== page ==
Recreation On The River

Recreation on the Nemasket River consisted of swimming and boating. The places to swim were identified by the person who owned the property: Frost's Landing, Waterman's Landing, Packard's, Bump's, Ludden's, and others. No fees were charged, there were no clothes changing facilities, people went for a swim when they felt like it. Several areas had slowly sloping shores acting like beach areas. The swimming holes were usually where the water was deepest. The river banks were high and used for jumping into the river. There were a couple of deaths involving the river. In the 1870's or 80's a boy drowned while swimming with a friend near Waterman's Landing. Another drowning was mentioned in 1905. A six year old boy fell from the "Ocean House" window across the street from the electric light plant, hit his head on a stone wall, and fell unconscious into the river and drowned. Although the building was finally condemned in 1908, it wasn't torn down until 1910.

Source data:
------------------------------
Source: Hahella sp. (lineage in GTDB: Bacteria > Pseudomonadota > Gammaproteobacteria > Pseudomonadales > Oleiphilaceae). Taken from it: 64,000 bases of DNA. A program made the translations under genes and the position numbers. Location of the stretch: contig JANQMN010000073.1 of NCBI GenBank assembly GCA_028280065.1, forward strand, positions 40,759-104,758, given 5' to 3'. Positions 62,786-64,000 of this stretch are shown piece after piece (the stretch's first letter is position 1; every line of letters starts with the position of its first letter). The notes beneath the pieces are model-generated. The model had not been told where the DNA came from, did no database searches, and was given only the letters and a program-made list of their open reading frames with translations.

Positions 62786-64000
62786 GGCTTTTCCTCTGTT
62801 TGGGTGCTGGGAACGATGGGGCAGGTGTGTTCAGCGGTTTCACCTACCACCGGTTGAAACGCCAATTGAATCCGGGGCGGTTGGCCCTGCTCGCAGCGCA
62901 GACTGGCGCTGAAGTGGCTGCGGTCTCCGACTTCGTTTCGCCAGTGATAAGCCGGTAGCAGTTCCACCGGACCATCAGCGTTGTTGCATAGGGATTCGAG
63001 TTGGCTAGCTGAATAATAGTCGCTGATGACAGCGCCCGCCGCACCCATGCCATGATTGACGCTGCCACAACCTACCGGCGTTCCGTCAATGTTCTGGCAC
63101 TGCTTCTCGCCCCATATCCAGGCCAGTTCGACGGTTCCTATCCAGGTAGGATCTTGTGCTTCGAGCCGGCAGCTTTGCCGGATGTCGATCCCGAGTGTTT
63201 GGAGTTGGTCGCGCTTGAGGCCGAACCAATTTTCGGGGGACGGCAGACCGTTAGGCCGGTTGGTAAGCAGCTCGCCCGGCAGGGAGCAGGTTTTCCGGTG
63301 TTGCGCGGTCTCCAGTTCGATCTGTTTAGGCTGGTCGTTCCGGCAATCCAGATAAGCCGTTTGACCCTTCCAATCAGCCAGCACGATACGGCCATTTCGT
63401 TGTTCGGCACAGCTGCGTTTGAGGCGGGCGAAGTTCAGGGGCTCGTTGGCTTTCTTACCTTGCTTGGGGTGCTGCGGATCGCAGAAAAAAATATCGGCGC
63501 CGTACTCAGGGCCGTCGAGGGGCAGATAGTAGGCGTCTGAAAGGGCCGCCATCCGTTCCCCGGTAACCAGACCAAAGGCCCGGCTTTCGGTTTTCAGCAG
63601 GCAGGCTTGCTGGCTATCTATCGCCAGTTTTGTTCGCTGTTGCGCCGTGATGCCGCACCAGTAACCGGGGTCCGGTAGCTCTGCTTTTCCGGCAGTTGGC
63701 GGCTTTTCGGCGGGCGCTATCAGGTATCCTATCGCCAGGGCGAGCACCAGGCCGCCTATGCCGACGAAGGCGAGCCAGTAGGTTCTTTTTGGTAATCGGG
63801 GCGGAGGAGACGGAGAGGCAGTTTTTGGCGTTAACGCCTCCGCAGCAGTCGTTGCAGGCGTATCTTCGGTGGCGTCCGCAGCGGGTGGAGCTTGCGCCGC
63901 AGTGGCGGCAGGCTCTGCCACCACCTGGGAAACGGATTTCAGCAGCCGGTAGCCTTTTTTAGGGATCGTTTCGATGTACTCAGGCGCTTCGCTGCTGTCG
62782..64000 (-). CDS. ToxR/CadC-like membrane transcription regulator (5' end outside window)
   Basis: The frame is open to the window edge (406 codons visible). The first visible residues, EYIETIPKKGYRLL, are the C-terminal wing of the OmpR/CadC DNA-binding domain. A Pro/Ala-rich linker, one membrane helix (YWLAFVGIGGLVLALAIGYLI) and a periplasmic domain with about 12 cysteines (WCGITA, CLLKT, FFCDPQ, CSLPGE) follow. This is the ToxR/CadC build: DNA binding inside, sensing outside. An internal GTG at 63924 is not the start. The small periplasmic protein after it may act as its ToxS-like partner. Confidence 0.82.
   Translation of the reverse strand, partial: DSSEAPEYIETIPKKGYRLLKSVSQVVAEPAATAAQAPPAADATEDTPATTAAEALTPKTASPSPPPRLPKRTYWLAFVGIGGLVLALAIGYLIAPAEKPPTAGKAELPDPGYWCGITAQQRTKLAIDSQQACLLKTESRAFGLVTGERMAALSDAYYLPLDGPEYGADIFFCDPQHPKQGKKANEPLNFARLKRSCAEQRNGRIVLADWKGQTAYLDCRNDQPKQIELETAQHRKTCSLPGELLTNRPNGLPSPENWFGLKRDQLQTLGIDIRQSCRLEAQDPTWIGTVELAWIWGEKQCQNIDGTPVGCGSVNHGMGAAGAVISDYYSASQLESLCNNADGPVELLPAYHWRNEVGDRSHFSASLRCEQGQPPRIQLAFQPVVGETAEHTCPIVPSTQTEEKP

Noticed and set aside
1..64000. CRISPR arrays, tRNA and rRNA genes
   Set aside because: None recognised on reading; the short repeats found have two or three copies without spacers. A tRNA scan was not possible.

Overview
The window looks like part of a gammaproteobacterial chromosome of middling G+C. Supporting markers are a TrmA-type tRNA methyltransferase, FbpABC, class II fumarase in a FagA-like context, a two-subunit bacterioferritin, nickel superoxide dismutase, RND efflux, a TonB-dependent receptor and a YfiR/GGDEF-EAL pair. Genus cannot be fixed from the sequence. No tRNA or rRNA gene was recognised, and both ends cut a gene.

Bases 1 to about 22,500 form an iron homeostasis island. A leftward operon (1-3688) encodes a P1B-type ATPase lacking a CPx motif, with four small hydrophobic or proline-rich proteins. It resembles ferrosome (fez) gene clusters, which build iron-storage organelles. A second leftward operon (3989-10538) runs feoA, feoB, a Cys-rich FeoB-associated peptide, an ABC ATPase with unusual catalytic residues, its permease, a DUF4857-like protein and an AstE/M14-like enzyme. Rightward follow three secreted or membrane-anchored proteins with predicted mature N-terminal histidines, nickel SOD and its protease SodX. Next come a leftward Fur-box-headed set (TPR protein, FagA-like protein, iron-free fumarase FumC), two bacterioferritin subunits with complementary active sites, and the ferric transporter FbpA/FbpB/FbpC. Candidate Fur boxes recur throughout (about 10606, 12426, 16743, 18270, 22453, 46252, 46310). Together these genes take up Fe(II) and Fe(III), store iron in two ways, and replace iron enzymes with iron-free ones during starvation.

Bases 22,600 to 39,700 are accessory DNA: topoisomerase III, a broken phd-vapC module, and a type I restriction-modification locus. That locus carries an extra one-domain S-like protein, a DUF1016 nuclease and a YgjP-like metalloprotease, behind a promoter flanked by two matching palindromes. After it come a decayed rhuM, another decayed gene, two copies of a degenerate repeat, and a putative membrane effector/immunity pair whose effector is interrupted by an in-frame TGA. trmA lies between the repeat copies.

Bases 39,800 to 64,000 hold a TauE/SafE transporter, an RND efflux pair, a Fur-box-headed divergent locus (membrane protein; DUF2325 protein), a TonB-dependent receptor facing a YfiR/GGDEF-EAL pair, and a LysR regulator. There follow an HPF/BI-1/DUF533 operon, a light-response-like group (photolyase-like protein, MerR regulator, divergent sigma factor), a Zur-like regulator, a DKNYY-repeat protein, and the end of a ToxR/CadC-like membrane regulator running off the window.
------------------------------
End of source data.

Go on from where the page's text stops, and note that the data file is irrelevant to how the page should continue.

Boating on the river consisted mainly of rowboats and canoes. Even this size craft would just barely fit on the river in places today due to the growth of weeds into the channel from the rivers edge. The original width of the river however, is still visible. Before overgrowth of the weeds, the relaxation of boating was very popular. There were boat houses at the East Grove Street Bridge used primarily for storing canoes. The canoe was paddled in between two platforms used for disembarking from the canoe. The individual would lift the canoe out of the water, turn it up-side-down and store it on one of the racks attached to the inside walls. Space was at a premium so a rental fee of $15 a year was charged. Boating in the late 1800's and early 1900's was truly a social affair. One often met friends on the river and passed the time chatting.